Once, I worked with someone who was brilliant at telling stories of things that had happened to him. When he told a story, people would gather round to listen because they knew they’d enjoy it, me included. And I thought, I want to be like that. I enjoy giving presentations, being the centre of attention, and I want that to happen more often.

One time, he talked about his youth, about wild parties that he and his brother held every evening at their house. I thought about my youth, which was so different from his and I realised I could never be like him. I missed out on the experiences that could have made it possible.

There are enough things I struggle to do without trying to do the impossible. I feel better for saying, not that – I CAN’T do it and I’ll never be able to do it.


Being Brave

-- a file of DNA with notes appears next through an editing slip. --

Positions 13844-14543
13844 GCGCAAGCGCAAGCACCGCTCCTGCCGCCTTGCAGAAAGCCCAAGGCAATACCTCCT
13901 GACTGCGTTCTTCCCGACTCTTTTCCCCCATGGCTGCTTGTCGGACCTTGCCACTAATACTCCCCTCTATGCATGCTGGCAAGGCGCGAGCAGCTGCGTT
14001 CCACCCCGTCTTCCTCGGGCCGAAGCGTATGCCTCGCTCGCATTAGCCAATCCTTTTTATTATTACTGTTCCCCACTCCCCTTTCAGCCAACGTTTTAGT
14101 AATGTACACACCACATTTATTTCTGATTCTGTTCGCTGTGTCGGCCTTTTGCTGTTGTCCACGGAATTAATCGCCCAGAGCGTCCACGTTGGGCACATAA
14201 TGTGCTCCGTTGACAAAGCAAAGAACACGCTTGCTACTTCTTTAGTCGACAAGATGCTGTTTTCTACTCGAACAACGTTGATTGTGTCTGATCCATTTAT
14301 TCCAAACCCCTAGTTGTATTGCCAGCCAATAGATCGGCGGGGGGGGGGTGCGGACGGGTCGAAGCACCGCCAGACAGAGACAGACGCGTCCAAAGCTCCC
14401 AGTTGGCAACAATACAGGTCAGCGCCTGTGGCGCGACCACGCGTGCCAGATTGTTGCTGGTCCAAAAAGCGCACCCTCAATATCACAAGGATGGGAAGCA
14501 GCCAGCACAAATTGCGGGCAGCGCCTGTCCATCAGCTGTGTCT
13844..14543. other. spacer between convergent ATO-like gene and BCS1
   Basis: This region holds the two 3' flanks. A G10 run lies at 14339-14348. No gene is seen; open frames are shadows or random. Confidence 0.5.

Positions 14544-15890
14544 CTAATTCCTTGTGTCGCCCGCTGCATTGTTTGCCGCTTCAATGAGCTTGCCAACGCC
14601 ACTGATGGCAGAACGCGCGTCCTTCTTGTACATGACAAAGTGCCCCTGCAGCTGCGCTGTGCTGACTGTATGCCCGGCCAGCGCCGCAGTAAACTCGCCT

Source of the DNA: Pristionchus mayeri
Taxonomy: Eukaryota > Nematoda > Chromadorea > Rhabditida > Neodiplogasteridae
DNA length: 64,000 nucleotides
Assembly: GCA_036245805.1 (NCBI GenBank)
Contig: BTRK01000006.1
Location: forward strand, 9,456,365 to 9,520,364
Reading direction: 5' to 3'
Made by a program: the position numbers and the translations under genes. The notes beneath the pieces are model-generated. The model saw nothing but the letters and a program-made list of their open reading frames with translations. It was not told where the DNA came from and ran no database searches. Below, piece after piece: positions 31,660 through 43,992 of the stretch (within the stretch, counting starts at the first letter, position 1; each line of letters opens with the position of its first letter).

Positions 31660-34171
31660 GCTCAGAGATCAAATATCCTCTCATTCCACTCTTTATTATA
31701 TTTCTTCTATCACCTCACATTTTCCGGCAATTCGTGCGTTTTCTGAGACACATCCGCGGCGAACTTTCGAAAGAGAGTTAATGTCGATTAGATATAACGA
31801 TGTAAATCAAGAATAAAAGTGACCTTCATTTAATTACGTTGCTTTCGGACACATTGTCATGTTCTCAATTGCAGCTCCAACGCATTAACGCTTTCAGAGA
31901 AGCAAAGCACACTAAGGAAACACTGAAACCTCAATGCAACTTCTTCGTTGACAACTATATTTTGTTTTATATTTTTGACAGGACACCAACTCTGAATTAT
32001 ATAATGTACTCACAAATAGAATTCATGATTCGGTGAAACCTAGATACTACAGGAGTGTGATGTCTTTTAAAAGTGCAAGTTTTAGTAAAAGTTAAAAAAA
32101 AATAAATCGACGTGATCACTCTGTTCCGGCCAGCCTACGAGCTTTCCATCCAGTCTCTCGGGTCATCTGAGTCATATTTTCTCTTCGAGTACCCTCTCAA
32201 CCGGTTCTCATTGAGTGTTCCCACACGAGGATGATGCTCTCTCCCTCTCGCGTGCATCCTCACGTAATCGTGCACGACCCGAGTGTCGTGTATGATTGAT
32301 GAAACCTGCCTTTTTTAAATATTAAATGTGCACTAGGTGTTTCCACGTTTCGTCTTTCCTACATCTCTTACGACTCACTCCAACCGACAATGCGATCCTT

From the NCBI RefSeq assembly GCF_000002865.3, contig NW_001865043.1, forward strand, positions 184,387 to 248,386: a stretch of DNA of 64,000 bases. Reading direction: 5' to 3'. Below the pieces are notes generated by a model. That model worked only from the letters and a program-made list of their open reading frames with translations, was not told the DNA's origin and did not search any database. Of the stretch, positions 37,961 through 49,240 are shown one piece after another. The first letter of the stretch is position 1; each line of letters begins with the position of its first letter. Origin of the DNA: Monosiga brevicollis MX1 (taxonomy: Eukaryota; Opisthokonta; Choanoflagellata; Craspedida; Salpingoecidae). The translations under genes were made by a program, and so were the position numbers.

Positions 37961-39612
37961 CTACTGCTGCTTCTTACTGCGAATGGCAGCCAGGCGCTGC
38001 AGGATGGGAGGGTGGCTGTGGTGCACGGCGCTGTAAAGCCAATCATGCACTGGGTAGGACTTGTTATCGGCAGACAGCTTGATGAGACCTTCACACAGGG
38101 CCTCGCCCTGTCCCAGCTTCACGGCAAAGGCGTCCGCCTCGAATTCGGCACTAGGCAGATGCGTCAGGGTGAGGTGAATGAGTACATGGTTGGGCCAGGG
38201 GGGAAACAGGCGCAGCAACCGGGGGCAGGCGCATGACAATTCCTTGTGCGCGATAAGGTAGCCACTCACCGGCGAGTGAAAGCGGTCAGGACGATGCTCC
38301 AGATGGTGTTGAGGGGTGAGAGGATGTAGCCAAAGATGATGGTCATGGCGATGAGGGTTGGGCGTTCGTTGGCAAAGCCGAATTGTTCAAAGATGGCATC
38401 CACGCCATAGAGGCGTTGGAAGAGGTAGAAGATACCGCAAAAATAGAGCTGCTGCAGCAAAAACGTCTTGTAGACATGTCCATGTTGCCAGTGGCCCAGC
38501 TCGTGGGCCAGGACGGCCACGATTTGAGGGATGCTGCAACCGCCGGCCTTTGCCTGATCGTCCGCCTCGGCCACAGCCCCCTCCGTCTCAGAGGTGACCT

Hiking in Switzerland

People tell me I’m very brave for writing what I write in my blog. “I know,” I reply, biting my lip. “Maybe too brave.”

I thought about this blog for a long time before I started it. When I finally decided I was ready for it, I went ahead. I haven’t regretted it … yet. But I’m still frightened.

Once, on holiday in Switzerland, we started off with the children on a three-day hike. Rain was beating down and we knew that we were coming to a path on the edge of a cliff. Two people passed us, going the other way. “You’re brave,” they said to us, admiringly. That’s when we decided to turn back.

I’m not going to turn back. What I’m doing is not life-threatening, as far as I know, and so far nothing bad has happened because of it. Anyway, I’ve been too cautious for too long. It’s time to break out of this protecting, restricting, inhibiting fortress.

So, it’s all right to tell me I’m brave. I’ll take it as a compliment and not as justification for turning back.

Are you brave?